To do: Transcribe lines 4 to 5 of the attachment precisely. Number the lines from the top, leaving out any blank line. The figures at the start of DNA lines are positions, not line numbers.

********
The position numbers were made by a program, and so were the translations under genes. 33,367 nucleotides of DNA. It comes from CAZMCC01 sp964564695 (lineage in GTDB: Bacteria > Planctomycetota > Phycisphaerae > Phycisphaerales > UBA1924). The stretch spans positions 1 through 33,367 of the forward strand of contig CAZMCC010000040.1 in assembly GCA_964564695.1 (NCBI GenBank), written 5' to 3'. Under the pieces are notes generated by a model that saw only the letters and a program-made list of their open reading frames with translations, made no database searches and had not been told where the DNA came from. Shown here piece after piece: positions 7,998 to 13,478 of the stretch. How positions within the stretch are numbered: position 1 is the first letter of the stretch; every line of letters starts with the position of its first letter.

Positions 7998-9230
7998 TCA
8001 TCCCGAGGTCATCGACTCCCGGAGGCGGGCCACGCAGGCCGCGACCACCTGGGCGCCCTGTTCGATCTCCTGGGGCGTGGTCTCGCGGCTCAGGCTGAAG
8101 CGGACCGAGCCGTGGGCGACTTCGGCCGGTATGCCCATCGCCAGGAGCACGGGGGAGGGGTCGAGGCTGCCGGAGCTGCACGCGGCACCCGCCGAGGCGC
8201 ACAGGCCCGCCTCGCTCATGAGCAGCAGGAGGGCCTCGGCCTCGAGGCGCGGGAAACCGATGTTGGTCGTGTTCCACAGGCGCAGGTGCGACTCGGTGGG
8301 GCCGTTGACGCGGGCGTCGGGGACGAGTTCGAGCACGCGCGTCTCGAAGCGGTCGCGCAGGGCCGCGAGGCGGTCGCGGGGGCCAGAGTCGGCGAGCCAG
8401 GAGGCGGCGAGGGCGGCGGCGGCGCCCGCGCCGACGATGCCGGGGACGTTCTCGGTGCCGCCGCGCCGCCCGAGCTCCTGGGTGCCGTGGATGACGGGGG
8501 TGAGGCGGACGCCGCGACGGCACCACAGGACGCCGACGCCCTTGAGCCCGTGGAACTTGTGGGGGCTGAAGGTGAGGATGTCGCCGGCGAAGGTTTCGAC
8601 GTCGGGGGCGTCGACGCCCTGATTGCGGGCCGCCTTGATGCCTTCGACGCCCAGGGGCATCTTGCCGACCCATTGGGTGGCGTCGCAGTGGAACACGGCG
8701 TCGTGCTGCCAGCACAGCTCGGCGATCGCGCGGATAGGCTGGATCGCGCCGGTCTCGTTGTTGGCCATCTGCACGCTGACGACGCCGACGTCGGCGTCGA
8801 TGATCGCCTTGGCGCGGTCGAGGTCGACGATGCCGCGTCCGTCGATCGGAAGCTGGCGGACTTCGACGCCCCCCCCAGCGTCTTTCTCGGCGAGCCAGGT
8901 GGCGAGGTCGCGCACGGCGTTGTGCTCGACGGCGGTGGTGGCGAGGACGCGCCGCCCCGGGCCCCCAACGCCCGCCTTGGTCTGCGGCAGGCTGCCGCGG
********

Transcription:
8001 TCCCGAGGTCATCGACTCCCGGAGGCGGGCCACGCAGGCCGCGACCACCTGGGCGCCCTGTTCGATCTCCTGGGGCGTGGTCTCGCGGCTCAGGCTGAAG
8101 CGGACCGAGCCGTGGGCGACTTCGGCCGGTATGCCCATCGCCAGGAGCACGGGGGAGGGGTCGAGGCTGCCGGAGCTGCACGCGGCACCCGCCGAGGCGC